The Tides batters could not produce much offense against Durham starter Alex Torres and two relief pitchers, and trailed 6-1 going into the bottom of the ninth. Durham brought in Jay Buente to pitch. Buente is probably the worst pitcher in Durham’s bullpen, and the Bulls probably thought that even Jay Buente couldn’t blow the lead. They were right — sort of. Buente walked the first two batters he faced. After a fielder’s choice forceout at second base, Blake Davis singled in a run and Tyler Henson reached on an infield singled to load the bases. Durham decided that they didn’t want to find out if Jay Buente could blow the lead and brought in closer Rob Delaney. Josh Bell crushed a Delaney pitch to the wall in center field, about 405 feet from the plate. The ball was caught, but the runner on third scored and the runner on second advanced to third. The next batter, Brandon Snyder, ran the count to 3-2 and I told the official scorer “Swing-and-a-miss.” I was wrong; Snyder did swing and drove the ball into the left-field picnic area for a game-tying 3-run home run, capping a most improbable comeback.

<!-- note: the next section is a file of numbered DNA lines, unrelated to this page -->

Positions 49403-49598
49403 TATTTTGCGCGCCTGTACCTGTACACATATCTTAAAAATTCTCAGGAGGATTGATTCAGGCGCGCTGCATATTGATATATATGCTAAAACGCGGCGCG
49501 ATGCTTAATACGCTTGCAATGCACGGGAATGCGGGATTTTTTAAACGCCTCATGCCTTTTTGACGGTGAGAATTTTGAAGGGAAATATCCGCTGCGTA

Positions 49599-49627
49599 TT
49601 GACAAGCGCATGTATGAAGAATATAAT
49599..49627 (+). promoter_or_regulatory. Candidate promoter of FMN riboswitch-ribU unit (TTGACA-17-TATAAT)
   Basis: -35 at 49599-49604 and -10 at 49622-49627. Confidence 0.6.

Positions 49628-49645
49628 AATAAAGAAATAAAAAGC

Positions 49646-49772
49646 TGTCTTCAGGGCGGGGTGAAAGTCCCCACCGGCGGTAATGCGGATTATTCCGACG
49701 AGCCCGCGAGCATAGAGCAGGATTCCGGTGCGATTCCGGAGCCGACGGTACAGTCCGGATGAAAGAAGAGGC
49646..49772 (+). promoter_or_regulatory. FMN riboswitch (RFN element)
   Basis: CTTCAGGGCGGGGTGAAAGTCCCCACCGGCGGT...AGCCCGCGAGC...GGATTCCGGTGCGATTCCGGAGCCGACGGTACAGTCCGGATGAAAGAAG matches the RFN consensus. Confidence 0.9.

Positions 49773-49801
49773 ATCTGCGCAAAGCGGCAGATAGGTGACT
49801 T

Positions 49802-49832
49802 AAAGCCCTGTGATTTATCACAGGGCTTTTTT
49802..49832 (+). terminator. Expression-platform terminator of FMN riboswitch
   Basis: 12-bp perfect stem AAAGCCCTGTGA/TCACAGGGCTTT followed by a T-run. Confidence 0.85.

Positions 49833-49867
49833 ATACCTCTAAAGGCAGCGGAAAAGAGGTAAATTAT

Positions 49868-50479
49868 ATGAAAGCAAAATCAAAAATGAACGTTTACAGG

But that only tied the game. The Tides brought in their closer, Mark Worrell, to pitch the tenth inning. Fairly or not, I remembered Worrell as someone who, after the Tides had come back late in the game to tie or take the lead, surrendered the runs that cost the Tides their win. But on this night, he gave up a mere single and held Durham scoreless.
In the bottom of the tenth, Brendan Harris led off with a ground ball that deflected off third baseman Daniel Mayora’s glove. Shortstop Tim Beckham raced toward the hole, caught the ball, turned and lept into the air, and managed to fire a strike to first base that ALMOST beat Harris to first. After a sacrifice bunt and a passed ball, Jacob Julius hit the sacrifice fly that gave the Tides an unusual come-from-behind win.